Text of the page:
Scientists report a second person has HIV in remission

Scientist are reporting that they have successfully removed HIV from a person’s system placing them into long term remission.

It’s only the second time in the history of the epidemic that HIV has been completely removed from a person’s system. The first case was 12 years ago, and scientists have highlighted that the case shows how hard it is to completely remove the virus, but they believe it is possible.

The New York Times has reported that investigators are to publish their report in the journal Nature and will present some of their findings at an upcoming conference in Seattle.

Both cases have involved bone marrow transplants, the patients were being treated for cancer, and removing HIV from their systems was a secondary outcome of their treatment.

Scientist have noted that the current medical treatments for HIV which lower the amount of HIV in a person’s system to a level where they can no longer pass on the virus is a more effective treatment path, because undergoing a bone marrow transplant is a risky procedure that has many side effects and long term health implications.

“This will inspire people that cure is not a dream,” said Dr. Annemarie Wensing, a virologist at the University Medical Center Utrecht in the Netherlands. “It’s reachable.”

It has been suggested that rearming the body with immune cells modified to resist HIV may be the best way forward in working towards a cure.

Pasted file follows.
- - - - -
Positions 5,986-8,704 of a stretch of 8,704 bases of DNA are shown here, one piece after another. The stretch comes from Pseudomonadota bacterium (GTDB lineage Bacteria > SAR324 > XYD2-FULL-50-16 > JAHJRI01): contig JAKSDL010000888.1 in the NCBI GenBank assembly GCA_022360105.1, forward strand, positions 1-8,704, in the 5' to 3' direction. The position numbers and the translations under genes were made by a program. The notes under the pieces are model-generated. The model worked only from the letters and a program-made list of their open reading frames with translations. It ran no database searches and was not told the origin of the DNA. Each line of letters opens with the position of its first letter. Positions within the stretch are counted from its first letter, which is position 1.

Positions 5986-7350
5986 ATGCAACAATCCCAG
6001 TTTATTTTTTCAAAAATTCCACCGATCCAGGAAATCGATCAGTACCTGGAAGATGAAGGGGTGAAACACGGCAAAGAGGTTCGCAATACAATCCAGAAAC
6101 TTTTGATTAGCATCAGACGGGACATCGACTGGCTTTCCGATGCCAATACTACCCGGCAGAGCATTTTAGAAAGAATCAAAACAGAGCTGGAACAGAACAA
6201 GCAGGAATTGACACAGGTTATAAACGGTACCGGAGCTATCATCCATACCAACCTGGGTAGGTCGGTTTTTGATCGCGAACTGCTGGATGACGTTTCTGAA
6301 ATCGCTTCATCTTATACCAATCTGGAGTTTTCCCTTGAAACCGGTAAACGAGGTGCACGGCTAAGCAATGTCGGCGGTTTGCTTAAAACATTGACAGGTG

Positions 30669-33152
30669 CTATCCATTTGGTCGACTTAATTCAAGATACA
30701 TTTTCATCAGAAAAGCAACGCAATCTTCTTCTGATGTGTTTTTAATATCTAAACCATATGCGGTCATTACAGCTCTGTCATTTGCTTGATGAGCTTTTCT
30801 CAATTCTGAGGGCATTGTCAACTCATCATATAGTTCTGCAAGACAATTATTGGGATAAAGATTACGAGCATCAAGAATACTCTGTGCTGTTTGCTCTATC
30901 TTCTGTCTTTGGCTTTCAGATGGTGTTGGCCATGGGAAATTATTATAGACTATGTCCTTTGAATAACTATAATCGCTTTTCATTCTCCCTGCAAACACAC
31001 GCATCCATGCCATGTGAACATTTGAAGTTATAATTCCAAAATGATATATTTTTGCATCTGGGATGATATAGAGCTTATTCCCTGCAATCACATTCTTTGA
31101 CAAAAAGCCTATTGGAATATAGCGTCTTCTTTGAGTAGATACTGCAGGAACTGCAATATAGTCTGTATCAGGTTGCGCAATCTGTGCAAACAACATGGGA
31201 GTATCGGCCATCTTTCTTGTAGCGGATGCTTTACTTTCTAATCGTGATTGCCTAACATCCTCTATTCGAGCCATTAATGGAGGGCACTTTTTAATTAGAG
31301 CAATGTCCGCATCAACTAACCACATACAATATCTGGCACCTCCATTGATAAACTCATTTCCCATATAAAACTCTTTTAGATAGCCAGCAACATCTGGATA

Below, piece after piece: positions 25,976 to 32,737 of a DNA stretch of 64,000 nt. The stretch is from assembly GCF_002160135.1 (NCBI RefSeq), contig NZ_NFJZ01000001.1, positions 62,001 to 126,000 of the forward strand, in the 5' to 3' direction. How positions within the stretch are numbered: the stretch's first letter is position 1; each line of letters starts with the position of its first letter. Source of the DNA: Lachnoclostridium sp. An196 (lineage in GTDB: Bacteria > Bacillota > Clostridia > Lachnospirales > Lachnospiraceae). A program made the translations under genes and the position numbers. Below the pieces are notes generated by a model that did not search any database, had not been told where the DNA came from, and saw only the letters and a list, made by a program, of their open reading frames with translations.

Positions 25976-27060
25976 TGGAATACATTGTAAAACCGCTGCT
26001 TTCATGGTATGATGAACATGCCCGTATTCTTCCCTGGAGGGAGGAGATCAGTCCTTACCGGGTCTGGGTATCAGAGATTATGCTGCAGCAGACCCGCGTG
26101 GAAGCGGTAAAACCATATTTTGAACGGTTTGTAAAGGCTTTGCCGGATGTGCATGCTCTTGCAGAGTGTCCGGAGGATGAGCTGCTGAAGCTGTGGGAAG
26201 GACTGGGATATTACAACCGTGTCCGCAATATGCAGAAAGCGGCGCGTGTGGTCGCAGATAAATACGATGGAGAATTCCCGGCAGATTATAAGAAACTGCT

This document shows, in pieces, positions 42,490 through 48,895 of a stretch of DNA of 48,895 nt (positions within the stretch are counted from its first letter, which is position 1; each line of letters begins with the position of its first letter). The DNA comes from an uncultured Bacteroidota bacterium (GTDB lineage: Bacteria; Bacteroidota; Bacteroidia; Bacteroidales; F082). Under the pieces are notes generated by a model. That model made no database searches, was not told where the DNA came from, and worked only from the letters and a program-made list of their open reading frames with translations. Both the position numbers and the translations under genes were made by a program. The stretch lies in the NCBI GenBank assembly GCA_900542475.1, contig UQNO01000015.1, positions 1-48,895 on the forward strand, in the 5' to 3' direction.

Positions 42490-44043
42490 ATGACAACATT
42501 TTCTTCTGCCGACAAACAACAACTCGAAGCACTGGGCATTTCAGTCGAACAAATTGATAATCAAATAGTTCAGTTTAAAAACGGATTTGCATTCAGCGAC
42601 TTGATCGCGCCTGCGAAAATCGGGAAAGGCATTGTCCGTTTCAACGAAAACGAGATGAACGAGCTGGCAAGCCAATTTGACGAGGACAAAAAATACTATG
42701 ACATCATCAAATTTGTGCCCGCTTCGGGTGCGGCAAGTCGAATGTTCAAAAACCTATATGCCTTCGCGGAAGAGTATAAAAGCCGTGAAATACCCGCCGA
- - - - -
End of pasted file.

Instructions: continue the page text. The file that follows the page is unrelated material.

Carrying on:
In 2007 scientists reported on the case of ‘the Berlin patient’, he is now know to be 52 year old Timothy Ray Brown who lives in Palm Springs, California. While undergoing cancer treatment doctors discovered he had also been cured of HIV.

However attempts to replicate the treatment in other cancer patients who carried the vitus have not been successful. Often HIV would return to their systems after 9 months, or they would succumb to the cancer they were being treated for.

The new patient has chosen to remain anonymous but is being referred to as ‘The London Patient’. While receiving treatment for Hodgkin’s Lymphoma he received a bone marrow transplant with a specific CCR5 mutation. A year after he stopped taking HIV medication the virus has not returned to his system.

While treating people with bone marrow transplants does not appear to be an effective way to remove HIV, it does give scientists a greater understanding of gene based approaches for future research.

OIP Staff